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This question was inspired by the previous question Would a black hole passing next to a star create a deadly focal point due to gravitational lensing?. I understand, as gravity also acts on light, that any massive object acts as a sort of lens. In the case of our sun, the focal distance starts about 550au, and there are several proposals to send probes there, given we could use the sun as a lens for a huge "telescope". See for example, Hesperides: Solar/nuclear missions to the Sun׳s inner gravity focus and First Stop on the Interstellar Journey:The Solar Gravity Lens Focus.

So I wonder, could the intensity of this effect be enough to melt water and create a sort of habitable zone (perhaps more of a habitable spot) in the opposite direction of a supernova as seen from the sun, by concentrating its light rays. I put the expression habitable zone inside quotes in the title because I don't think that sort of environment would be actually be habitable, as ionizing radiation of the supernova would be concentrated as well, so that would be a extreme environment. Yet, I can think of some interesting observable effects. I think that "habitable spot" would be tiny, but if we were lucky enough for a cometary nucleus pass through it just at the right time, perhapts it could develop a coma that we would be able to observe from Earth. Countless supernovas happened since solar system formation, so I would not be surprised if outer solar system contains a couple remnants of objects roasted this way.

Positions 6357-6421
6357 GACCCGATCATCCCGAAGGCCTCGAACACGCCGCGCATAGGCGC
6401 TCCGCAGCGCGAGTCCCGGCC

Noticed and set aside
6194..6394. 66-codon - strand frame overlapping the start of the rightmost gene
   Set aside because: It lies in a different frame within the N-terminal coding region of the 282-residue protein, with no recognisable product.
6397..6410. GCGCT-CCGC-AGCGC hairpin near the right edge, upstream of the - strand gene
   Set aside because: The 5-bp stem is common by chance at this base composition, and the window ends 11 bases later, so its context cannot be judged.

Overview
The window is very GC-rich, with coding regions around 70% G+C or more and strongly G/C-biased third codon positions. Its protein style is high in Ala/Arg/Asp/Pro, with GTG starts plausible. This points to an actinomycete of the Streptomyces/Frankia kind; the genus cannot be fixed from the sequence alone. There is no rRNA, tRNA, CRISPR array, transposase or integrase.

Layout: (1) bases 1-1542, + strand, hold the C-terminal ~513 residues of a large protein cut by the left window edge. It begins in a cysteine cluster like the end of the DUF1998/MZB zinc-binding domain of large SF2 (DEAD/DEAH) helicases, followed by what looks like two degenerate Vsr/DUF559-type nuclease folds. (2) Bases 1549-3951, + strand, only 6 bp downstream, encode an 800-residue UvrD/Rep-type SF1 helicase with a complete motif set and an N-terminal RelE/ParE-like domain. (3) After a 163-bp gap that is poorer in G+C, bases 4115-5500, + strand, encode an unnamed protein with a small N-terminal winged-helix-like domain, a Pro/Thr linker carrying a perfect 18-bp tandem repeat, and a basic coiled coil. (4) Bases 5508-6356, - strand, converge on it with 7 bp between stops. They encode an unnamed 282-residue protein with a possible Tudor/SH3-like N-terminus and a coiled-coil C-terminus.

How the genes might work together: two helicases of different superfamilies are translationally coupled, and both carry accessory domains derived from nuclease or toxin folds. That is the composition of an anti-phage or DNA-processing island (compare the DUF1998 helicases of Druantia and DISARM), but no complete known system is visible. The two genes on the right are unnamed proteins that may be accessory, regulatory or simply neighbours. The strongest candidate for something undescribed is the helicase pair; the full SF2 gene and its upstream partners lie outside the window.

The light of a near passing star would be concentrated too, but I think the effect would be weaker when compared with what a supernova like, say, SN 1054 can achieve.

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Supernovas have a light curve going from normal to peak and back on the order of a month. Hence the spot would go from too cold to habitable and back very quickly. The same is true for stars passing the focal point: their motion (typically tens of km per second) makes the heated point move equally fast.

Habitable zone denotes a region where a planet could have liquid water (and maybe other benign environmental properties). This implicitly assumes that this is a stable state, since the context is planetary orbits and the emergence of life, a process that takes long time. A ultra-brief habitable zone is missing the spirit of the concept, even if it may be correct to state that a certain location is habitable over a short span of time.

As the deadly focal point post discusses, the brightening is also not enormous: to get a habitable spot, you need a fairly nearby supernova or star, so the gain is not enormous.

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  • $\begingroup$ Thank you. About the last point, I think indeed the gain on a nearby passing star would not be that great. But at least the supernova case would have potential to greater gain, as it tends to be farther, and thus to be more point-like. I will wait a bit before accepting, in case other answers show up. $\endgroup$ – ksousa Jan 23 at 15:47

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